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KCI등재 학술저널

A Comparative Study between Islamic and Conventional Exchange-Traded Funds: Evidence from Global Market Indices

This study investigates whether the Islamic Exchange-Traded Funds (ETFs) provide significant benefit to investors relative to conventional ETFs. Six pairs of Islamic and conventional ETFs with 10-year daily price data from 2010 to 2019 have been selected from major market indices like MSCI World Index, MSCI Emerging Markets, MyETF Dow Jones Islamic Market Malaysia, MSCI South East Asia and Wahed FTSE Shariah USA Index for this study. For ETFs that are launched after 2010, the price data from launch date to 2019 are used. Our results show: First, Islamic ETFs are more likely to trade at a premium rather than at a discount, implying the investors are willing to pay a premium. Second, it is also found that Islamic ETFs have a relatively shorter period of price deviation from the benchmark, implying more price stability. Third, conventional ETFs have higher return and lower tracking errors relative to Islamic ETFs. These new findings add to the stylized facts of Islamic ETFs in the extant literature for investors, plan sponsors and regulators as to the differences between the ETFs. As policy suggestion, asset management companies can design new investment products to bridge the gap between conventional and Islamic finance.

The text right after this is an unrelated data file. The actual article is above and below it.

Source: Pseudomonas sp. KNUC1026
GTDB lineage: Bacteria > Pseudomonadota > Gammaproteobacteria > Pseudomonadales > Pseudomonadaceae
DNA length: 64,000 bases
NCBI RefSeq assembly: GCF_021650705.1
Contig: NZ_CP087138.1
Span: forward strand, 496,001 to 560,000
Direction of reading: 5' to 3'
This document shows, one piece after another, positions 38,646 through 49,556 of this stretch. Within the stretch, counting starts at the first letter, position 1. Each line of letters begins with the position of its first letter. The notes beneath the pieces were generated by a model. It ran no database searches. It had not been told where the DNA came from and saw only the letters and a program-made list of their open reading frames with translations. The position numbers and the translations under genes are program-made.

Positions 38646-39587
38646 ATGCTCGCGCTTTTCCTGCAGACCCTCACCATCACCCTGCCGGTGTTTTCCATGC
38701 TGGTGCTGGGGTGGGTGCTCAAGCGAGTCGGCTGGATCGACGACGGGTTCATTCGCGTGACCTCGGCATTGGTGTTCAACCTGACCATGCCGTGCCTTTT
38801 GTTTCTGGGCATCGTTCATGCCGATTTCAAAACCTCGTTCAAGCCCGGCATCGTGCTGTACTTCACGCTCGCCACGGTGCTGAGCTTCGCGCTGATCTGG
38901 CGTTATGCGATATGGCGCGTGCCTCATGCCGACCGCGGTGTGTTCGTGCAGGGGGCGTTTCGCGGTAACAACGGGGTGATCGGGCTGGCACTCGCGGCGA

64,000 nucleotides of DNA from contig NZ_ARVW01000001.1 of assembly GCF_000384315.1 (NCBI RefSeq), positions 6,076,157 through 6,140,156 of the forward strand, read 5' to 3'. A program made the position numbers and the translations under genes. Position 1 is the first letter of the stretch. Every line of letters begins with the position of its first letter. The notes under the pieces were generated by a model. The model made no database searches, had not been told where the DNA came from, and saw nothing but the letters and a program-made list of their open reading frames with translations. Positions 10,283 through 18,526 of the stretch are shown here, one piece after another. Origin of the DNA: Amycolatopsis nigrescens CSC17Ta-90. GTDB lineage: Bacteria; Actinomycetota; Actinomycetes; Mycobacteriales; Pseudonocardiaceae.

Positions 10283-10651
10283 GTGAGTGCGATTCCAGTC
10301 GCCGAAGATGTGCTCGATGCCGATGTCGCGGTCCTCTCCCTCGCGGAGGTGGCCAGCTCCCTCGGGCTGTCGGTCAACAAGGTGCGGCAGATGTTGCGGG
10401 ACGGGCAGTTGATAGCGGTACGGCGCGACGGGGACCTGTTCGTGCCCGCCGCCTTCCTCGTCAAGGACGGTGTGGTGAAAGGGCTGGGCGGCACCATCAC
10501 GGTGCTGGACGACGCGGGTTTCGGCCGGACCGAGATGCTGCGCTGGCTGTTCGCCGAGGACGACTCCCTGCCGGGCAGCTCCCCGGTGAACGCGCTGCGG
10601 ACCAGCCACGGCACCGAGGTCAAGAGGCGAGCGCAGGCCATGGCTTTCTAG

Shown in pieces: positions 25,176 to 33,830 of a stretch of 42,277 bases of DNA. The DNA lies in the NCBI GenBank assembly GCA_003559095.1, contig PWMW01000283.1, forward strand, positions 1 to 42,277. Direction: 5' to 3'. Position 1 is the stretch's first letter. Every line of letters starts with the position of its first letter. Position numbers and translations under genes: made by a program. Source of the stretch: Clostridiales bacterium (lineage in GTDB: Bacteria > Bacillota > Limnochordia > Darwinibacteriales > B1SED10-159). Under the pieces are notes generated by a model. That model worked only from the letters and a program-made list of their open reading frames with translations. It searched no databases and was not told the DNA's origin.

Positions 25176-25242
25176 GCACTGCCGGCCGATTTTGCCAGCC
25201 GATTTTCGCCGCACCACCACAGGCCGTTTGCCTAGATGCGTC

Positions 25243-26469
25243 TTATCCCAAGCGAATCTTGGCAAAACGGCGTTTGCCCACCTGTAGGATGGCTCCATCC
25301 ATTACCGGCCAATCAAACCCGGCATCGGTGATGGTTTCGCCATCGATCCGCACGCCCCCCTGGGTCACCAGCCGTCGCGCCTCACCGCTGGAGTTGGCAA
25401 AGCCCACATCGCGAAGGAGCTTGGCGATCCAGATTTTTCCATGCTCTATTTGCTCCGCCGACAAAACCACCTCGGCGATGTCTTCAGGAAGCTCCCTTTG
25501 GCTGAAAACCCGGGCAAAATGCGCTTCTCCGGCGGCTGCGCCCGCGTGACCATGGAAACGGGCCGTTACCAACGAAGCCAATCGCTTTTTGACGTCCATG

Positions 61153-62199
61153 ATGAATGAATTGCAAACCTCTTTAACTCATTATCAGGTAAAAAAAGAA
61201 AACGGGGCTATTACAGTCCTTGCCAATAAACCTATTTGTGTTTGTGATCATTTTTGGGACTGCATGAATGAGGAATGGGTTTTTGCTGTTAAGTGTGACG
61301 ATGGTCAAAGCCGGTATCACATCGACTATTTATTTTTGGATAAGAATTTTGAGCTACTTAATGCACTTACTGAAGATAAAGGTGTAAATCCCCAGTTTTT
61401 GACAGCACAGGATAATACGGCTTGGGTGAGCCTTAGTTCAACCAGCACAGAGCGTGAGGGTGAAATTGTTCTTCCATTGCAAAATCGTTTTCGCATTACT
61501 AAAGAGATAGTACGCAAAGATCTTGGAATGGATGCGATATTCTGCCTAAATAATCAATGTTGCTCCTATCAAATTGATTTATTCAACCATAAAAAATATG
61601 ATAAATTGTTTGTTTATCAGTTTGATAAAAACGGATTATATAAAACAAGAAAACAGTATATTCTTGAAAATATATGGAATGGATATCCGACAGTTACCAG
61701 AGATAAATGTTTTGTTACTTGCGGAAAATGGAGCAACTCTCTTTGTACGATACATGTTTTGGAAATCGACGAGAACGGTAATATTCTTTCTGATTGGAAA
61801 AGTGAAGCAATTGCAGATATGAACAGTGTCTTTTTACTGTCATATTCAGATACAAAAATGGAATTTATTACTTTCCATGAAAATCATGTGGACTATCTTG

1. Introduction

2. Methodology

3. Empirical Results and Discussion

4. Conclusion

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